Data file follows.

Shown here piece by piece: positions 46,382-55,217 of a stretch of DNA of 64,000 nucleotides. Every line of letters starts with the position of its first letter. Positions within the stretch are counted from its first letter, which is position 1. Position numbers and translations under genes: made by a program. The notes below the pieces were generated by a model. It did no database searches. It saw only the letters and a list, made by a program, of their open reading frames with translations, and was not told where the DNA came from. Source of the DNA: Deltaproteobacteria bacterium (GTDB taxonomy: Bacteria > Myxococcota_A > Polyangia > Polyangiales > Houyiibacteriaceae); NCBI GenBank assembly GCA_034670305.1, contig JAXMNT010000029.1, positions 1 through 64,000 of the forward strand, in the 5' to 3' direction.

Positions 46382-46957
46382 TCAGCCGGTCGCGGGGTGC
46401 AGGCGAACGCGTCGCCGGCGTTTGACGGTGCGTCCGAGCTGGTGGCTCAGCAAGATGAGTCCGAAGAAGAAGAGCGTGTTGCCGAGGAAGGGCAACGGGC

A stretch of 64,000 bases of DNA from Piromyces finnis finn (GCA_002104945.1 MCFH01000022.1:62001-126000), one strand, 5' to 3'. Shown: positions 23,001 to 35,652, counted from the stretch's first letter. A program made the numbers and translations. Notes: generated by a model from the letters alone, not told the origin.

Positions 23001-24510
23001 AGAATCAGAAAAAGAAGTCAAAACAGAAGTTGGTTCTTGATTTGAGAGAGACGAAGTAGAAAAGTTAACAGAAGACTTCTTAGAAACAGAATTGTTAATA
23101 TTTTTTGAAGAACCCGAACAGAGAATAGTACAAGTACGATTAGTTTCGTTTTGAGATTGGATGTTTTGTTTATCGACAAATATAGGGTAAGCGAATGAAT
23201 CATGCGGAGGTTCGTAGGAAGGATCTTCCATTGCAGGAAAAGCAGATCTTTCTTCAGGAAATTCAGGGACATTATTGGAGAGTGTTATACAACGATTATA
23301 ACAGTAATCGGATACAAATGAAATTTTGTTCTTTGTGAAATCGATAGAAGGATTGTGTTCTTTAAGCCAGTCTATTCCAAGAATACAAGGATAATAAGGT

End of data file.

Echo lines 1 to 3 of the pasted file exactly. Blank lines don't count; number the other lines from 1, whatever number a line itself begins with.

Shown here piece by piece: positions 46,382-55,217 of a stretch of DNA of 64,000 nucleotides. Every line of letters starts with the position of its first letter. Positions within the stretch are counted from its first letter, which is position 1. Position numbers and translations under genes: made by a program. The notes below the pieces were generated by a model. It did no database searches. It saw only the letters and a list, made by a program, of their open reading frames with translations, and was not told where the DNA came from. Source of the DNA: Deltaproteobacteria bacterium (GTDB taxonomy: Bacteria > Myxococcota_A > Polyangia > Polyangiales > Houyiibacteriaceae); NCBI GenBank assembly GCA_034670305.1, contig JAXMNT010000029.1, positions 1 through 64,000 of the forward strand, in the 5' to 3' direction.

Positions 46382-46957
46382 TCAGCCGGTCGCGGGGTGC